The longest serving member of the Tennessee House of Representatives has died after a bout with pancreatic cancer. Lois DeBerry was 68. She served more than 40 years straight in the legislature.
DeBerry was the first black woman from the city of Memphis elected to the state House. She also climbed the ladder higher than any other African American woman in the chamber, earning the title of Speaker Pro Tem until Democrats lost control.
At times, DeBerry broke ranks with her own party. While being honored by her colleagues after her cancer diagnosis, she recalled casting a tie-breaking vote to allow charter schools in Tennessee.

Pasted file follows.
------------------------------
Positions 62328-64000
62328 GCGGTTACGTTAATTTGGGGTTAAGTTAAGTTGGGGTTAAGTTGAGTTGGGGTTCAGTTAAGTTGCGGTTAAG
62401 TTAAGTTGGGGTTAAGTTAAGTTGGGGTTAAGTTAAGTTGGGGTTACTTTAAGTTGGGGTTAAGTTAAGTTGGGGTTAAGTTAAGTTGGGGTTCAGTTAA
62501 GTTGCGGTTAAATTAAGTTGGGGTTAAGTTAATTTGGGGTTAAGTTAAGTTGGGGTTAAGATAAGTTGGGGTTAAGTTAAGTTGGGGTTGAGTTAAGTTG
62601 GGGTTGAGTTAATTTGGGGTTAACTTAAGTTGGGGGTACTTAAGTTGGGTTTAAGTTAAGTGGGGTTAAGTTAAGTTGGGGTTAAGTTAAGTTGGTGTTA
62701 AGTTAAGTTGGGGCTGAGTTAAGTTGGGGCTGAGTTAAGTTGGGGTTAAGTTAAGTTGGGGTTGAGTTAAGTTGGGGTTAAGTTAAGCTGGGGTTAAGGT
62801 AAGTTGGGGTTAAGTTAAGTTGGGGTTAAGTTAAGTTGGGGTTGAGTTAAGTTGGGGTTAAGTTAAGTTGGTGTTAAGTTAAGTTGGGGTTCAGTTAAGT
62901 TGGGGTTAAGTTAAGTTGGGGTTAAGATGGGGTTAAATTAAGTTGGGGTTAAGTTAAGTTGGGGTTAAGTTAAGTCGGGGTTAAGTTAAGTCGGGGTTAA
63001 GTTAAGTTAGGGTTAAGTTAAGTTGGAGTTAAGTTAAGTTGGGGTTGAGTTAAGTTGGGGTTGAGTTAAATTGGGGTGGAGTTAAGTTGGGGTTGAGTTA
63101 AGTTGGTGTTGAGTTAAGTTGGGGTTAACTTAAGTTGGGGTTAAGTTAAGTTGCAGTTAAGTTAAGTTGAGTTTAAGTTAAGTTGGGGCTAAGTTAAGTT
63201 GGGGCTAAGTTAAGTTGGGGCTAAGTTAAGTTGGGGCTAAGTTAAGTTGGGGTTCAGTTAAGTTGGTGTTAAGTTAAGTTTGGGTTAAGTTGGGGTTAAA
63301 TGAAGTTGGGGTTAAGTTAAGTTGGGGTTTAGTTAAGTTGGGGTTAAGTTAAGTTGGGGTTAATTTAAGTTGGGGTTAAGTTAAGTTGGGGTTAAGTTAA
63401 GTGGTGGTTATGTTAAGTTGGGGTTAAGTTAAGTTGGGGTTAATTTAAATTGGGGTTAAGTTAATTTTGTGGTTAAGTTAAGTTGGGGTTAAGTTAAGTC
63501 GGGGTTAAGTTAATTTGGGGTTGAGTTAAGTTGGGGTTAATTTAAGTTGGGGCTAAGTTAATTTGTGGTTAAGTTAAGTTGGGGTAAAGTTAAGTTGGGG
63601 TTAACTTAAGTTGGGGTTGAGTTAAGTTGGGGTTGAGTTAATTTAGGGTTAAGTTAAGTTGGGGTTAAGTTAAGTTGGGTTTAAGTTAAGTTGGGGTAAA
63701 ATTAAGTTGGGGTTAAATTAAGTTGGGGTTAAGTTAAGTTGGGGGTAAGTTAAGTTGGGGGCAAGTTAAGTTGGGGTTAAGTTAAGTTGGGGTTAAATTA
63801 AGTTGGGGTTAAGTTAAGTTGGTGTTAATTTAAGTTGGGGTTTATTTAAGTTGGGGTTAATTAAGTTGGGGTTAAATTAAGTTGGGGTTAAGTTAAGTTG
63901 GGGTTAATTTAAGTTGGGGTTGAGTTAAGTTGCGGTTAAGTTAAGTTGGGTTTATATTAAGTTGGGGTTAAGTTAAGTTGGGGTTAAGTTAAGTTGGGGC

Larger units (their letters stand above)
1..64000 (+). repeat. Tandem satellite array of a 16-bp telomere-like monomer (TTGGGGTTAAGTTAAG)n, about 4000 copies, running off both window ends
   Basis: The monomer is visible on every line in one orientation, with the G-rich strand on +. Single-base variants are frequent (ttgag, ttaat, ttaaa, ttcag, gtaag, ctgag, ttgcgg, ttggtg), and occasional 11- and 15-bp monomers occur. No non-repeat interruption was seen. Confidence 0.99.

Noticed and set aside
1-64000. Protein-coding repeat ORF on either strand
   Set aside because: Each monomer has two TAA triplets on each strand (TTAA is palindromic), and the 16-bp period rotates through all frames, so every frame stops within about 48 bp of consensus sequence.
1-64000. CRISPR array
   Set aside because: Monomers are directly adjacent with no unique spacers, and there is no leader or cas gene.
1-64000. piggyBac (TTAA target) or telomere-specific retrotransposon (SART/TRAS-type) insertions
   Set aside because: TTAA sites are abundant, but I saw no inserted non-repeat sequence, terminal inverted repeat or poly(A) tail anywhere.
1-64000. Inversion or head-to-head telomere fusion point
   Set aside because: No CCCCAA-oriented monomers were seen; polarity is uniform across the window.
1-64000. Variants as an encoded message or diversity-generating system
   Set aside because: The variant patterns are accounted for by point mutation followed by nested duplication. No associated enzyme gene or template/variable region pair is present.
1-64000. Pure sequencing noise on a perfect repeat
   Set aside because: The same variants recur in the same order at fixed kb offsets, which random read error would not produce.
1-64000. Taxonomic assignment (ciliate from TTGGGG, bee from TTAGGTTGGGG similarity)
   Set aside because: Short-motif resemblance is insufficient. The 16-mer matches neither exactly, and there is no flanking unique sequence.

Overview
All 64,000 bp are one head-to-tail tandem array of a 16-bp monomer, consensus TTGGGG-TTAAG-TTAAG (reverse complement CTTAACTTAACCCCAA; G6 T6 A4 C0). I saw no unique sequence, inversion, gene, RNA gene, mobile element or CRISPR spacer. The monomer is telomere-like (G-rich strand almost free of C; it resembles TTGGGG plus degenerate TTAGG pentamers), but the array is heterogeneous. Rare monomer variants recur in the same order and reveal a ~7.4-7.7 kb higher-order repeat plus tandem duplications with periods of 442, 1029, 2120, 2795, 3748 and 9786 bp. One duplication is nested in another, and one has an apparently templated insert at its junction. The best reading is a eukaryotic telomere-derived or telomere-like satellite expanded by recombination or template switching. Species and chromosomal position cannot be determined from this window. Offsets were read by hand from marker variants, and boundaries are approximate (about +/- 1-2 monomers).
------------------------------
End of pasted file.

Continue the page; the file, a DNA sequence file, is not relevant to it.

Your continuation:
“I made up my mind, if this costs me my election, so be it,” she told House members. “Because I was always taught that if you didn’t find a cause worth dying for, it wasn’t worth living.”
During that 2011 speech, DeBerry also spoke through tears, asking for prayers and calling it “a tough time in my life.”
State lawmakers are remembering DeBerry fondly. House Minority Leader Craig Fitzhugh says she taught him “the importance of working across party lines.”
Republican Governor Bill Haslam calls DeBerry a “true friend” and one of his favorite lawmakers “because of her wit and charm.”
Rep. DeBerry sponsored just a handful of bills during the most recent legislative session, but she showed up for work almost every day. In April, she appeared in a video promoting Vanderbilt’s center for treatment of pancreatic cancer.
Funeral arrangements are still pending.